Don’t worry, Mom. I have some Bible studies and prayer conferences on CD also, and so it’s not all crime novels. But a good part of it is. Sure helps the miles to whiz by.

Thursday night through Sunday night, Laconia, New Hampshire with Leah, 18, Jessica, 17, and JoAnne, 10. Oh yeah, and their Mom, our daughter Carla. I can’t wait.

7 thoughts on “Vacation Whizzings

  1. Nothing like spending time with the Grandkids. Mine are coming down next weekend to see us and we can’t wait to see them. Now that my oldest daughter and family are in Mississippi we’ll get a chance to see them a lot more. The youngest was already in Mississippi and now they’re all there and we love it.

  2. I made a special trip in 1976 too. I was born ;).

    Road trips are so much fun- Hope you have a great vacation!

  3. I’m assuming you did NOT come through Knoxville; for surely, surely, surely that wouldn’t have happened without even a phone call???!!!!!


  4. I am so glad you are visiting with family and friends, and I hope that your trip is safe and restful.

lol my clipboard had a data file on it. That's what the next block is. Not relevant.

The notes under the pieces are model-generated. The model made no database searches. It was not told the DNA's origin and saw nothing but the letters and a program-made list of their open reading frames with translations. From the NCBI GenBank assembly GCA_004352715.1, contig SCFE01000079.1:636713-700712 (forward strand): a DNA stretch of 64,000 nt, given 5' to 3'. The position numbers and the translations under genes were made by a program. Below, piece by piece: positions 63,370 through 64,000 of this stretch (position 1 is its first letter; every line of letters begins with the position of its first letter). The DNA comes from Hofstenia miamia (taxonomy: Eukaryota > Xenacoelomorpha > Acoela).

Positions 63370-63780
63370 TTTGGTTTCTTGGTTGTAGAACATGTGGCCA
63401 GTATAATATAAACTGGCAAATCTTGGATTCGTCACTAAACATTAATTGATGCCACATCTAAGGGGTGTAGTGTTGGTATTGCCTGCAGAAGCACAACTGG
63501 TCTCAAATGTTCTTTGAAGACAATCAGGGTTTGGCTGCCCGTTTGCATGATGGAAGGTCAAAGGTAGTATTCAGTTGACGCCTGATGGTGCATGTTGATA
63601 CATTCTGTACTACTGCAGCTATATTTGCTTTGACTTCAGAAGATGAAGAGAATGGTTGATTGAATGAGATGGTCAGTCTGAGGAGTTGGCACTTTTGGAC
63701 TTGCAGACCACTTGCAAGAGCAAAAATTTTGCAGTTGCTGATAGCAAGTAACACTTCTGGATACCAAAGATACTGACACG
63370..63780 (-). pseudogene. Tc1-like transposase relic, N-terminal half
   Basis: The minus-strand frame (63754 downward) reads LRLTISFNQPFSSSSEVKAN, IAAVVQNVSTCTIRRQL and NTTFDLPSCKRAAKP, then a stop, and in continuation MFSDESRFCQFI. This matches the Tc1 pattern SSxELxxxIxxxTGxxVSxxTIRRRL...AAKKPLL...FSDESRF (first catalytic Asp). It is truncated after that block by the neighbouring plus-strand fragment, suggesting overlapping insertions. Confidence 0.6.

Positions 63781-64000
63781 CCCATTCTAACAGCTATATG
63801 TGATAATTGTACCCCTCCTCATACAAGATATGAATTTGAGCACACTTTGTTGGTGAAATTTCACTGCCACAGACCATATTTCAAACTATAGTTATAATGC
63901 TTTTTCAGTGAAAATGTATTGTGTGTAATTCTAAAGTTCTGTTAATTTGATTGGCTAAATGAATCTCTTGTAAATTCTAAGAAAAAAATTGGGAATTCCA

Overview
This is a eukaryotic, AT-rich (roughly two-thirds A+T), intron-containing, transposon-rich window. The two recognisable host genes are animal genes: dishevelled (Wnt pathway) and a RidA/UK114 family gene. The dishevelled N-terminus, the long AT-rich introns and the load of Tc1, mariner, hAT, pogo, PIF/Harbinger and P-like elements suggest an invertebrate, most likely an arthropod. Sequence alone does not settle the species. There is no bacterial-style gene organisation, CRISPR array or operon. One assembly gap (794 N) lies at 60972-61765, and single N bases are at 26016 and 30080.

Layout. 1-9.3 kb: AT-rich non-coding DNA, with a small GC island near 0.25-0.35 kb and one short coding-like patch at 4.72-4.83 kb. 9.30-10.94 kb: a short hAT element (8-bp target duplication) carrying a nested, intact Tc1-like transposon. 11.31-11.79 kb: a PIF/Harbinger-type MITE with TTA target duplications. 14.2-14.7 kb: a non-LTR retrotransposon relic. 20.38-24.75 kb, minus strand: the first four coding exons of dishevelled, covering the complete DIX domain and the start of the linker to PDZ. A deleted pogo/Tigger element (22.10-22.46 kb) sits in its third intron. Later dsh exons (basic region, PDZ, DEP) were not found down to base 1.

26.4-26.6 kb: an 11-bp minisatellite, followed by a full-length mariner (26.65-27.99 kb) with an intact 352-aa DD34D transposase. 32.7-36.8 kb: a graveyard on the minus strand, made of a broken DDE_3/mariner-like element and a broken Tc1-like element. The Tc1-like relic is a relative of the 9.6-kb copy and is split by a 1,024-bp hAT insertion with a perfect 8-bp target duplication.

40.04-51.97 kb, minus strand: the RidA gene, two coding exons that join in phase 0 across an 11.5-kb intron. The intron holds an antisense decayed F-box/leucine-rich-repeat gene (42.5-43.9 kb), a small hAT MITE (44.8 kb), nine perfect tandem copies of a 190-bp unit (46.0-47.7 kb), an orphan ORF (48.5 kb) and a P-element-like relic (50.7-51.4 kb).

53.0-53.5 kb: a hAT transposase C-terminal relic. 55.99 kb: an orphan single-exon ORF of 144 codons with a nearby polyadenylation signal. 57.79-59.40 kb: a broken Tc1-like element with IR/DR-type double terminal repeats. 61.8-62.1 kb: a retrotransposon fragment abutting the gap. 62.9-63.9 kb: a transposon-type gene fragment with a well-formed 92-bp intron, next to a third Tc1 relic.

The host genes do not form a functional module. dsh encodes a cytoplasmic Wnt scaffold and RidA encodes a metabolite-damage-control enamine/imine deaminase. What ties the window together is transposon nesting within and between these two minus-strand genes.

I remember when it was just books on tape, but these on discs now are so much better, I think. Hope you brought a camera and take lots of pictures, they are great memory preservers.

  5. Thanks so much for drawing my two kiddos last night at FBC Alexandria! It was a delight to meet you, and Emma Clare is anxious to color in copies of the drawings of herself and Turner. Thanks again, and enjoy the rest of your tip.

  6. Joe: Enjoy the trip. But keep watchiing out for the other fellow. You probably have heard the story about the fellow whose wife called him on his cell phone knowing that he was driving. “Be careful out there! Some idiot is driving the wrong way on a 4 lane road!” The husband replied. “Yes, I know. Everybody I meet is going the wrong way!

    By the way. I will be going to Salem Baptist church where I was serving prior to retirement. When you get back I will be in touch. Thanks for being a friend.

    Over the years I have wished many times for fellowship with other Pastor’s. Most of them are caught up in their own small world and will not take the time just to talk. If you do not have something specific to talk about they are on their way. Others I have tried to be with monopolize the conversation and do not want to hear what you might want to say. They just keep talking. For fellowship I now go to a local restaruant and sit and talk with some older men of the community and drink coffee. It helps me stay in touch with the community and have some good fellowship.!

  7. Thanks, Joe, for remembering. It is a pleasure for me to know that our fellowship, even from seminary days, has been a blessing to you, because it certainly has been to me. Hugh Martin.